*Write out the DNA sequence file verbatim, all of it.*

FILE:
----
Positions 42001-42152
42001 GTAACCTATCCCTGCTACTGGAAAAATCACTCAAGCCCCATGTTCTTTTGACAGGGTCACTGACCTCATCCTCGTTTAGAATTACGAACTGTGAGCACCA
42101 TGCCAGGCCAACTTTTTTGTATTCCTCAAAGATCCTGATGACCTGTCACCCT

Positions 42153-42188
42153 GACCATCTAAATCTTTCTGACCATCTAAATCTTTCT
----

Positions 42001-42152
42001 GTAACCTATCCCTGCTACTGGAAAAATCACTCAAGCCCCATGTTCTTTTGACAGGGTCACTGACCTCATCCTCGTTTAGAATTACGAACTGTGAGCACCA
42101 TGCCAGGCCAACTTTTTTGTATTCCTCAAAGATCCTGATGACCTGTCACCCT

Positions 42153-42188
42153 GACCATCTAAATCTTTCTGACCATCTAAATCTTTCT